The Children’s Safety Survey gives you an opportunity to hear directly from children about how safe they feel in your organisation by measuring the following:

  • perceptions of the culture and climate of safety within the organisation
  • confidence in adults and confidence in your organisation to respond to their safety concerns
  • things that help or hinder them from seeking help.

The Children’s Safety Survey measures children and young people’s perceptions of safety. It is an empirically validated and reliable survey tool that measures their confidence in adults and organisations and the extent to which they believe that their interpersonal safety needs are being met.

During the survey period, you will have access to real-time results. At the end of the survey period, you will receive a report to help you make decisions about how to improve the safety climate of your organisation.

Scenarios as a tool

In addition to asking general questions about how safe children and young people feel, the survey also invites them to respond to scenarios describing situations where a child or young person may feel uncomfortable or unsafe. The scenarios describe interactions that might cause children some discomfort or ‘set off alarm bells’ or are ambiguous about whether a boundary has been crossed. They are set in education, child welfare/community services, sporting and religious settings – organisations choose two scenarios that suit their context.

Other features:

  • scenarios include behaviours that are not explicit or clearly identifiable, building on our research that children and young people hesitate to report their concerns when they don’t have ‘concrete evidence’ or are not good at identifying grooming or other potentially harmful behavior. Read Our Safety Counts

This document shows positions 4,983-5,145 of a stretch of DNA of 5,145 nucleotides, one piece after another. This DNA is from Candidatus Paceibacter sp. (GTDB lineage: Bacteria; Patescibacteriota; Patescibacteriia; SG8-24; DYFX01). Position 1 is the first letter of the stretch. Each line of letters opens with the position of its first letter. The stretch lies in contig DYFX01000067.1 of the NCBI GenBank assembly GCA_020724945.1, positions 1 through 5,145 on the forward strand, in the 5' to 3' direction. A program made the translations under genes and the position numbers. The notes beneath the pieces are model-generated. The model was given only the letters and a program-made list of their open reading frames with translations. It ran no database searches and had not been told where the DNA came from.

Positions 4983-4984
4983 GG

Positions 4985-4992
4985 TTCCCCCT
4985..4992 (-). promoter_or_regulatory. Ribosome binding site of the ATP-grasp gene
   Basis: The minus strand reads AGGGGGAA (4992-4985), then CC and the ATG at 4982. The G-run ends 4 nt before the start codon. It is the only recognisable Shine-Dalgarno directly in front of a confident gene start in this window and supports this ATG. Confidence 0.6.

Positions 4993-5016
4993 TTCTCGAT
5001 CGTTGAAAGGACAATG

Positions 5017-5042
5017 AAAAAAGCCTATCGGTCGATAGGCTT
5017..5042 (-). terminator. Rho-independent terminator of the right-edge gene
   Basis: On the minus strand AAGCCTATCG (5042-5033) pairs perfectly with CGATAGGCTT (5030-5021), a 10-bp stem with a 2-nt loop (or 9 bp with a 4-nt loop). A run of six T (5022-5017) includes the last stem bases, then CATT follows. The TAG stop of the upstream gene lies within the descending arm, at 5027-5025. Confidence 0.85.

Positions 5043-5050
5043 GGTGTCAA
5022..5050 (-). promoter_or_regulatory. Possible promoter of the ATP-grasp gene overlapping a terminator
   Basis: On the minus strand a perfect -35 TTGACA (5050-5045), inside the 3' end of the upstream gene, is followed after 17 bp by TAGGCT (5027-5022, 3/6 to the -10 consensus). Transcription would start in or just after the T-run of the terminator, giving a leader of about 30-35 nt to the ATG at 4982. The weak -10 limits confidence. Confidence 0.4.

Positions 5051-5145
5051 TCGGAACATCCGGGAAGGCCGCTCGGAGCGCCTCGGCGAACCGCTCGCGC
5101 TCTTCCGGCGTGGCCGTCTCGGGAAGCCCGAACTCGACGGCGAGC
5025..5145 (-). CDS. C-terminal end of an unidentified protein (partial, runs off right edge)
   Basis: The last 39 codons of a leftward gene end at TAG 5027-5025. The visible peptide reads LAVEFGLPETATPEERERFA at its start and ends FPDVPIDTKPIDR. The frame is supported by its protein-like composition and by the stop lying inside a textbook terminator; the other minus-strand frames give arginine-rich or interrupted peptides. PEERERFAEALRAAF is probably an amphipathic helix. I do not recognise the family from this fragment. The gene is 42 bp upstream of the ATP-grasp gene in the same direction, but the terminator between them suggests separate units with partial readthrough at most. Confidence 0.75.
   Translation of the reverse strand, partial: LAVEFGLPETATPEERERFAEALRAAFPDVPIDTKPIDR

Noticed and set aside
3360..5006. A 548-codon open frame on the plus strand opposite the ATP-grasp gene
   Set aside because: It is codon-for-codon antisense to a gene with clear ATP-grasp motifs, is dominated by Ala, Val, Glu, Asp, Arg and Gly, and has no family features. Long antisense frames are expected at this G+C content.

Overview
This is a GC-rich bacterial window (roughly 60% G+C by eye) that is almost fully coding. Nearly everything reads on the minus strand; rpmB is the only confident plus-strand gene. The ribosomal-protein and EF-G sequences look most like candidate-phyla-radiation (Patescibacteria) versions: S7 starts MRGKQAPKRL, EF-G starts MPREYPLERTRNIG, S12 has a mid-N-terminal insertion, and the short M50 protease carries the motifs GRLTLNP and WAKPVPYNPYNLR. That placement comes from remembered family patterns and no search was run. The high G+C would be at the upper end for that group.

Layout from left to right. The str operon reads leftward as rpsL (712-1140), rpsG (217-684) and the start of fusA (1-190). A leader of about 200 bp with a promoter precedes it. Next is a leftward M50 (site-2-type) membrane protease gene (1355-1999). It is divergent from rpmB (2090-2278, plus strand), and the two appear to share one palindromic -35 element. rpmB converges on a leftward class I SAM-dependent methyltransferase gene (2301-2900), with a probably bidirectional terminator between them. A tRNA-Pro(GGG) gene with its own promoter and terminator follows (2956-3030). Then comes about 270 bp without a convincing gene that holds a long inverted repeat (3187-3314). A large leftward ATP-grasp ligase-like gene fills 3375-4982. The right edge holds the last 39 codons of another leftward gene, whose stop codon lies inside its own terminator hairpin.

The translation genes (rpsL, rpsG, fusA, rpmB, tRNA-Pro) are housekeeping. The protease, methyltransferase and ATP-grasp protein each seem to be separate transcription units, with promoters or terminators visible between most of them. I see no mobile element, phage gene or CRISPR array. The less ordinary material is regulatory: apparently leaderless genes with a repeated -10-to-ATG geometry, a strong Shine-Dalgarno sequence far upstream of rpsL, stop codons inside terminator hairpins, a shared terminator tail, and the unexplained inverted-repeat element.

• organisations have the option to change the gender of the ‘potential victim’ (i.e., the young person) without changing the nature of the scenario
  • only males are represented as engaging in the potentially concerning behaviour, reflecting the fact that the majority of child sexual abuse in institutions is perpetrated by men.

Below is a sample of two hypothetical scenarios that children respond to in the survey.

Education setting

Adult scenario

Peer-to-peer scenario

Practicing the play (teacher-young person)

A student at school is working with a teacher on the school play who makes the student feel uncomfortable.

Swim squad (young person-young person)

A young person is paired up with a good swimmer on the swim team who does things that make the young person feel uncomfortable.

Sport setting

Adult scenario

Peer-to-peer scenario

Critical coach (coach-young person)

A young person is concerned about physical contact and remarks about the young person’s body from the coach.

Teasing trainer (young person-young person)

A young person is concerned about attention and touching from another young person who is a slightly older teammate.

These scenarios are abridged versions – click here to see the full descriptions and links to demonstration versions of the survey.

More information

Read more information about the Children’s Safety Survey, our prospectus and survey results:

Children’s Safety Survey prospectus

Children’s Safety Survey results 2018-19

Children’s Safety Survey results 2018-20

Children’s Safety Survey results 2021

Contact us if you would like to help develop new scenarios. Or click here to register your interest in the survey and we will get back to you.

Kids Helpline

1800 55 1800

This portal is aimed at people working in youth-serving organizations to help them better prevent and respond to harm to children.

If you would like to talk to a trained professional about what you’ve seen on the Portal, or need help, please call Kids Helpline on 1800 55 1800 or Lifeline on 13 11 14.


If you believe a child or young person is in immediate danger, call Police on 000.

Emergency and safety

Further information

For further information on crisis responses and reporting child abuse and neglect, see: Australian Institue of Family Studies website.

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